The National Army Museum in Chelsea will re-open on 30th March following a three-year closure period, in which it has undergone a radical transformation. The £23.75m investment has included £11.5m from the Heritage Lottery Fund, and the Museum will now have five new galleries and a temporary exhibition space. 2,500 objects will be displayed over four floors. There is also a shop, café and a PlayBase for children aged 0 – 7. The first gallery, ‘Soldier’, uses personal accounts to follow the story of soldiers through history from signing up to training, daily life, crime and punishment, and coming home. Other galleries include ‘Army’, which looks at the Army as an institution, and ‘Battle’, which explores what it has been like to be involved in combat since the 1640s. Objects on display include journalist Kate Adie’s flak jacket and the taxidermied remains of Crimean Tom (a cat found during the Crimean War and taken back to Britain). Director Janice Murray said, “the thematic galleries provide a space to explore and discuss the Army and its relevance to society in ways that we sometimes would not imagine from fashion and films to flood defences and, of course, conflict.” HLF, NAM, M+H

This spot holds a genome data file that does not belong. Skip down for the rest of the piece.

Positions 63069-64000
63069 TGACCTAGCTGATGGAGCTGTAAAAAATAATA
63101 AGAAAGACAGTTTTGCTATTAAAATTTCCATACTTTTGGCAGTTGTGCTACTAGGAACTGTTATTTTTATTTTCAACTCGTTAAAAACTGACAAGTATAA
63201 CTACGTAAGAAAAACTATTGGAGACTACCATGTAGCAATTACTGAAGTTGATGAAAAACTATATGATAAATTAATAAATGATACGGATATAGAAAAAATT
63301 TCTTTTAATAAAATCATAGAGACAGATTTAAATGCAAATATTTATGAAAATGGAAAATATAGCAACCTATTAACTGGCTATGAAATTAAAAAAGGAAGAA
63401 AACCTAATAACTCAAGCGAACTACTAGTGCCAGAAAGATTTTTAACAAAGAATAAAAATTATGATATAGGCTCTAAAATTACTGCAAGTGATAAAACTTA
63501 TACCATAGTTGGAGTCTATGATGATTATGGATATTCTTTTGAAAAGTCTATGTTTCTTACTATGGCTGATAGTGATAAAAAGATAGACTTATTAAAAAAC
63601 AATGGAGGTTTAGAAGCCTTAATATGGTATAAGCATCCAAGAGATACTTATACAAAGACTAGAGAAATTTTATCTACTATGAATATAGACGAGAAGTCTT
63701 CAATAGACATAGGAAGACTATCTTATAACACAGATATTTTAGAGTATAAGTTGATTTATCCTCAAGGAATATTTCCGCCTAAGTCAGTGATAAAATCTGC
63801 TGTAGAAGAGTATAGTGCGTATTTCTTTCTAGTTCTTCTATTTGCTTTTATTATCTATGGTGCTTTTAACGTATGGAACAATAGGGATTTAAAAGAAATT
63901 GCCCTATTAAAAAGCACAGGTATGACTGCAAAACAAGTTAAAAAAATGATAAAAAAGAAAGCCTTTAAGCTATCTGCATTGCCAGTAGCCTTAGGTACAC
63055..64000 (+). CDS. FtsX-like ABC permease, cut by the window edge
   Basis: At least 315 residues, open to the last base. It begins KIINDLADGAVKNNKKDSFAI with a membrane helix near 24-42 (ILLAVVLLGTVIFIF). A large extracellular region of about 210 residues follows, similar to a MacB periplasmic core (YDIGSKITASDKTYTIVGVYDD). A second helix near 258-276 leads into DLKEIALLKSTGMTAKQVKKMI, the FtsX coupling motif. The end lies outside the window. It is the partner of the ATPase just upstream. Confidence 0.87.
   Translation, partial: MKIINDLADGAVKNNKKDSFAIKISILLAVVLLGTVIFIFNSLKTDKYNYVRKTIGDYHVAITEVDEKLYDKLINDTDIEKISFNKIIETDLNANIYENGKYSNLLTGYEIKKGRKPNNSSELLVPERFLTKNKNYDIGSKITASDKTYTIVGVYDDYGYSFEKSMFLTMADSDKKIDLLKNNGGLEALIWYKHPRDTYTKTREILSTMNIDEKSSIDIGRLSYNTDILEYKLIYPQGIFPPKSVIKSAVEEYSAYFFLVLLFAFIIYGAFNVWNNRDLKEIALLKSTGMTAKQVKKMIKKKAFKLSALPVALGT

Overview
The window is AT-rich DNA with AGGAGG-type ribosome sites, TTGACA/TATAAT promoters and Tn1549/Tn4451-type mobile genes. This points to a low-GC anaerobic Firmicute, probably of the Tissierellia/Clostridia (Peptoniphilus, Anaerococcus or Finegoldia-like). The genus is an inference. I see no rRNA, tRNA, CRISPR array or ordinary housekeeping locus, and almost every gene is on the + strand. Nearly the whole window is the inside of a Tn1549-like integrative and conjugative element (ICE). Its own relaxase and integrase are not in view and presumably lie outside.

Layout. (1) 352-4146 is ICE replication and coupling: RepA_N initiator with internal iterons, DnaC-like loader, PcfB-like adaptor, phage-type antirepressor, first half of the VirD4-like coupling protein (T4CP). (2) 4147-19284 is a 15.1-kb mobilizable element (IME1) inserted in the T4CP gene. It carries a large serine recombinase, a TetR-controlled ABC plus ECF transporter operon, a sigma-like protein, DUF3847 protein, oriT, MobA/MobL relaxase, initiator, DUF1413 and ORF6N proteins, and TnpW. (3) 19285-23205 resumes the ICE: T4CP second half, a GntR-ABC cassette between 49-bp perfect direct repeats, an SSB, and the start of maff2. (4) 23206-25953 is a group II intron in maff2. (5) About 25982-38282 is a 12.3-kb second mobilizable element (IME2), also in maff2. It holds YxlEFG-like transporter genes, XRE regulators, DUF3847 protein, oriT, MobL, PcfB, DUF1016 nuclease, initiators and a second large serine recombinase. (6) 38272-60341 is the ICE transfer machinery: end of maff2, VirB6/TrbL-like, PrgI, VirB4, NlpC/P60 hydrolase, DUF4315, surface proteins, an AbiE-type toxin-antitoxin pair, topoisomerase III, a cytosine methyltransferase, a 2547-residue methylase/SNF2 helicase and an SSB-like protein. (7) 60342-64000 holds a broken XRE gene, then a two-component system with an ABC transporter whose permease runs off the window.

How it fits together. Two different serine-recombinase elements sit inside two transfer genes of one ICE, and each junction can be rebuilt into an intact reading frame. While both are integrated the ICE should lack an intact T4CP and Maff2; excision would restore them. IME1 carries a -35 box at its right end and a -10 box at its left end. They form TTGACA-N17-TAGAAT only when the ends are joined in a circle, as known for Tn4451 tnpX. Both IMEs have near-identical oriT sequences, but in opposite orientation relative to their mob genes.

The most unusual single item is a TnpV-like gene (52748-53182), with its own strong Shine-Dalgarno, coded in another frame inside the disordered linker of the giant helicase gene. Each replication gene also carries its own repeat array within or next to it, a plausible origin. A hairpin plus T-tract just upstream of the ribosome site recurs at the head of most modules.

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  Museum of London raises £180m for Smithfield move  
 
 
The Museum of London has been granted £180m of the £250m needed for its move to its new Smithfield site. £110m has come from the City of London Corporation and Sadiq Khan, Mayor of London, has pledged a further £70m. He said, “from the outset of my mayoralty, I pledged to make culture a core priority and I’m proud that this is the biggest ever cultural investment made by any Mayor of London to date. The world’s greatest city deserves the world’s greatest museum, which is why I’m delighted to announce £70m of funding for the new Museum of London.ALVA, Guardian
 
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  Ashmolean acquires 9th century coin hoard representing Vikings and King Alfred